ETA SA Manufacture Horlogère Suisse
This article will discuss three different topics:
- Early history of ETA SA
- Why ETA will no longer supply 3rd party watchmakers
- Why ETA movements will only be available in Swiss watches
EARLY HISTORY OF ETA
ETA SA Manufacture Horlogère Suisse ( ETA SA Swiss Watch Manufacturer ) designs, develops and produces quartz watches and both hand-wound and automatic-winding mechanical ébauches and movements. Commonly referred to as ETA, the company is headquartered in Grenchen, Switzerland and a wholly owned subsidiary of THE SWATCH GROUP LTD.
ETA is the result of the successive consolidation of the Swiss watch industry. Before becoming a single undertaking in 1985, the ETA SA brand consisted of several ébauche factories across the whole Swiss Jura arc, grouped together under the name Ebauches SA.
1856 – J. Girard and U. Schild establish a movement manufacturer which becomes ETERNA in 1876.
1924 – The Swiss Watch Federation is created to unite some watch making companies.
1926 – Ebauches SA is founded by FHF, A. Schild, and Ad Michel to create a strong union of ébauches makers and end the pricing war.
1930 – SSIH is created by watchmakers Louis Brandt, Omega, and Tissot to consolidate watch brands and high-end movement makers.
1931 – ASUAG is established to overview and control the Swiss watchmaking industry.
1932 – FAR and FBR are established within ASUAG to contain lever assortment and balance wheel manufacturing. On the same year, ETERNA creates ETA SA as its ébauches making facility while ETERNA SA remains as a watchmaker.
1983 – SSIH and ASUAG merged under the supervision of Hayek Engineering. On the same year, the SWATCH brand premieres based on movement designed by ETA engineers.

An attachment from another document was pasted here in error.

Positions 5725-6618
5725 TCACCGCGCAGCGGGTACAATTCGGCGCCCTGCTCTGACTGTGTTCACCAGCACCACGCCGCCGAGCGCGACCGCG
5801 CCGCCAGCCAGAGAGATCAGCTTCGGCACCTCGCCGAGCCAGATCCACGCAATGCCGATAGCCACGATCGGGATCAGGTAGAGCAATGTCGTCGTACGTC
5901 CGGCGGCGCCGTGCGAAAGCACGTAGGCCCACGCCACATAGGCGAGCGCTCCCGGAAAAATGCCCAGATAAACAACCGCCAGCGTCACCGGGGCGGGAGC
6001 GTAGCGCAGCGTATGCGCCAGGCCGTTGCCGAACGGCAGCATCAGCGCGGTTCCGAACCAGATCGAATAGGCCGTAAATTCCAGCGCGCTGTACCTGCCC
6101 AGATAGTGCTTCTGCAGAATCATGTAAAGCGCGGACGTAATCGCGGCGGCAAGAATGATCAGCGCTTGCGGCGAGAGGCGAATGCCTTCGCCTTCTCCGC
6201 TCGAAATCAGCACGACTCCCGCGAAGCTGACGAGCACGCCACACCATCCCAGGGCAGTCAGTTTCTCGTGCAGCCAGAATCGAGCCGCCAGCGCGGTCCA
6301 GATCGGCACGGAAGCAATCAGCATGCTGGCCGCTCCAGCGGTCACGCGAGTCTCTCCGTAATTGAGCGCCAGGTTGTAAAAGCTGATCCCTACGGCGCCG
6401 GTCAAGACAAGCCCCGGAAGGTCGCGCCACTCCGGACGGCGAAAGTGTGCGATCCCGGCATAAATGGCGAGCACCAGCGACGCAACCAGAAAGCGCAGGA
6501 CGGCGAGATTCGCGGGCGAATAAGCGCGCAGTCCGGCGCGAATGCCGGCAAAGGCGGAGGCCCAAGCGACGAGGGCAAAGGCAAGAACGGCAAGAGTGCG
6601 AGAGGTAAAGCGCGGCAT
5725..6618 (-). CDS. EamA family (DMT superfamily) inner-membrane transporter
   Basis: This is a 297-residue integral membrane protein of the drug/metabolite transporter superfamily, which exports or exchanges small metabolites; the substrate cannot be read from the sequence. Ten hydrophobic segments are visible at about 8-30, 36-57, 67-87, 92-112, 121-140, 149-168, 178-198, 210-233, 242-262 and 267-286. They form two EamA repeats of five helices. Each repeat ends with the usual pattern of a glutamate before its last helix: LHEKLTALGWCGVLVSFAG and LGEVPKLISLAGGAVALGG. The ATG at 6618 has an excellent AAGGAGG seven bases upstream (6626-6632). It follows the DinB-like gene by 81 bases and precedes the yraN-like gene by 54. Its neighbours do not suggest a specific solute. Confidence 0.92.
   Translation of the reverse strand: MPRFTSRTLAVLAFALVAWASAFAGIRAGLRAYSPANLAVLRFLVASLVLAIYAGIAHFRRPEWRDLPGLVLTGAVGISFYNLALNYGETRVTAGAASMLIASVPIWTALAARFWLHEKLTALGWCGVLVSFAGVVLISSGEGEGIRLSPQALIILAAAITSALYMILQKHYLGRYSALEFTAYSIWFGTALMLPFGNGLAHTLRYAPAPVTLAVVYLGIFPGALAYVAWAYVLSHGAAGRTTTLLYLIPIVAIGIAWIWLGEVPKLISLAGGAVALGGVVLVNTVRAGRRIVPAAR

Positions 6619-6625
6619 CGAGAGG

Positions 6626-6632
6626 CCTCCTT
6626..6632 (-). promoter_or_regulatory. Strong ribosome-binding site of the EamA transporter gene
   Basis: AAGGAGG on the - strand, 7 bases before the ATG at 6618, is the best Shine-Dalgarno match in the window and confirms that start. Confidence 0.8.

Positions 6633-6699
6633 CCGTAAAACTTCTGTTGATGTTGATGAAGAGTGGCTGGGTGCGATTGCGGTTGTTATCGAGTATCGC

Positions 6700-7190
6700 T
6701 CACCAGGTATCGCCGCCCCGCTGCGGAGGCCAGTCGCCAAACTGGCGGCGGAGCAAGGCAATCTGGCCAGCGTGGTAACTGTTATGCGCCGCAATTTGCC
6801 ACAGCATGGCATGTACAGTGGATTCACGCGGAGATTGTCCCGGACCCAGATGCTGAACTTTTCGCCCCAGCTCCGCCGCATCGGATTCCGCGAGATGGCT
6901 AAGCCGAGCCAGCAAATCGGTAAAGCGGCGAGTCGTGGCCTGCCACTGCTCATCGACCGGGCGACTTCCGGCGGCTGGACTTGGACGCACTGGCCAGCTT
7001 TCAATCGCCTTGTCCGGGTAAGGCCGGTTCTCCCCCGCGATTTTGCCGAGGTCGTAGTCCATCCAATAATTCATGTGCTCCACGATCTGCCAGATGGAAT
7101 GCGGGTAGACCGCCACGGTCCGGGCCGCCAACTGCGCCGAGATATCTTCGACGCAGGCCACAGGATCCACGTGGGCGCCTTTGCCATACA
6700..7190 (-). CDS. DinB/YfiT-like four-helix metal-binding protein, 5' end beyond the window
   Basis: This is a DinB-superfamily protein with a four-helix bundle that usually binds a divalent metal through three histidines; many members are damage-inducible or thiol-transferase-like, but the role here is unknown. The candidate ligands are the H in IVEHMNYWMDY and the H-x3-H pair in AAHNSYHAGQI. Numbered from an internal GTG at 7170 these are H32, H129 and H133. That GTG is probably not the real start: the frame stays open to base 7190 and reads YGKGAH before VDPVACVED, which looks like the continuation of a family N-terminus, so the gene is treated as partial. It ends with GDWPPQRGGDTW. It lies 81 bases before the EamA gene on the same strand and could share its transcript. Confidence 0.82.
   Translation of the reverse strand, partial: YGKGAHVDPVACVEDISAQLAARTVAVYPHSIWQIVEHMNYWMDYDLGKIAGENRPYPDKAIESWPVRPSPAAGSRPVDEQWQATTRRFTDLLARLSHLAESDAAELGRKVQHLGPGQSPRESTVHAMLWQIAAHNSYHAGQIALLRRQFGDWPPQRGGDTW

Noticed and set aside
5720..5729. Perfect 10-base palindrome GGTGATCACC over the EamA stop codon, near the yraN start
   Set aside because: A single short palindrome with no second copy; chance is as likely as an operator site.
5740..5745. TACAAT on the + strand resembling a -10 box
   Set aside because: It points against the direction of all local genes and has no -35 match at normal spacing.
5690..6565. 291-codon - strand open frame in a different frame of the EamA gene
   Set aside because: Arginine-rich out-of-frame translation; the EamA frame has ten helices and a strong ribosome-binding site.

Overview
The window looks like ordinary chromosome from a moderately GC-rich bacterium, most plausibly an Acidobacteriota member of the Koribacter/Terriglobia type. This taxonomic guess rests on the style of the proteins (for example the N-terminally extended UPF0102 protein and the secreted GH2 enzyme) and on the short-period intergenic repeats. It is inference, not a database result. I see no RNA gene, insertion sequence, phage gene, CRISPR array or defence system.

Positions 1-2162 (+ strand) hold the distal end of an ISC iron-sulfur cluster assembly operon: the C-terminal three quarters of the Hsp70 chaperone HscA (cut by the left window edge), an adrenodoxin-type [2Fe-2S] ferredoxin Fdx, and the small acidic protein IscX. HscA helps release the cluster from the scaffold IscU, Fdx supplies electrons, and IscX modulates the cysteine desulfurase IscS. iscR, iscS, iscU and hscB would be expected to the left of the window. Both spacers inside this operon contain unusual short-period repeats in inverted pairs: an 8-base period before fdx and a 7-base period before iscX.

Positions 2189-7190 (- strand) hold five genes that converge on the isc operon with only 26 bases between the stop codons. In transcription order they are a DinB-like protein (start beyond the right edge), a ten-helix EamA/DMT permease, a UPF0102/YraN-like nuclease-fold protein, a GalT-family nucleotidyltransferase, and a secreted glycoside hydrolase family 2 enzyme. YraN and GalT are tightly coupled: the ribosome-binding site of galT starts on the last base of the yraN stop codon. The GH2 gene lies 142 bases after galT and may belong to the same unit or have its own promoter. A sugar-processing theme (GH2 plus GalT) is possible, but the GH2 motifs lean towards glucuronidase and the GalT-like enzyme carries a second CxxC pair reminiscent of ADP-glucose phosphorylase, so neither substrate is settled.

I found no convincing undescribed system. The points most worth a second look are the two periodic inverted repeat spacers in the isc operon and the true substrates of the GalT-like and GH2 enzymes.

1985 – Nicolas Hayek buys 51% stake in SSIH-ASUAG and transforms it to SMH and later renamed to SWATCH GROUP in 1997.
Nicolas Hayek and SMH decided to dedicate their available resources to a single company. They heavily invest in the expansion of ETA and eventually become dominant in the watch industry. ETA becomes the most powerful manufacturer in the Swiss watch industry with estimated annual production of 5-6 million units of mechanical movement.
ETA WILL NO LONGER SUPPLYING THIRD-PARTY WATCHMAKERS
It was all started in early 2002-2003 when Swatch Group announced its decision to reduce its deliveries of completed movement and its assembly kit for third-party watchmakers and ultimately end all deliveries by 2020. Sellita and La Joux-Perret resist this; it ended with Sellita taking action and referred the case to COMCO. Sellita, being the acting spokesperson of major brands took two actions: with COMCO to strictly frame this progressive withdrawal of ETA to deliver movements to watchmakers and the launch of a program to develop its own movements, setting 2019 as the cut-off date. To deal with the threat of Swatch Group, many major watchmakers like Richmont, Tag Huer and Rolex started to gear up their industrialization plans and win back their autonomy by cutting ties to ETA.
In 2012, after 10 years, COMCO, through legal action allowed the Swatch Group to apply its 15% reduction of deliveries of mechanical movements to different brands using them for their own timepieces and 30% reduction to customers who also have a movement production unit but do not make their own completed watches. The obligation of ETA to deliver to third-parties runs until December 31, 2019.
ETA MOVEMENTS WILL ONLY BE AVAILABLE IN SWATCH PRODUCTS
Nicolas Hayek said that Swiss watchmaking companies must begin to invest in their own movement-making capabilities because it was detrimental to the long-term health of Swiss watchmaking industry to rely on one supplier only, which is the ETA. We can say that Hayek wanted to give the Swatch Group the right to decide whom it would or would not supply with its movements and components. By 2020, ETA movements will only be available in Swatch products. Swatch Group will not be selling to everyone but only to their traditional watchmaker clients like Patek Philippe and Rolex’s Tudor.
With this shocking event, affected watch brands will have to stop relying on a single external supplier. They can either work together to create a new matrix of companies to re-allocate the responsibilities of creating movements and components or fight on their own, put up and heavily invest in their own movement manufacturing capabilities.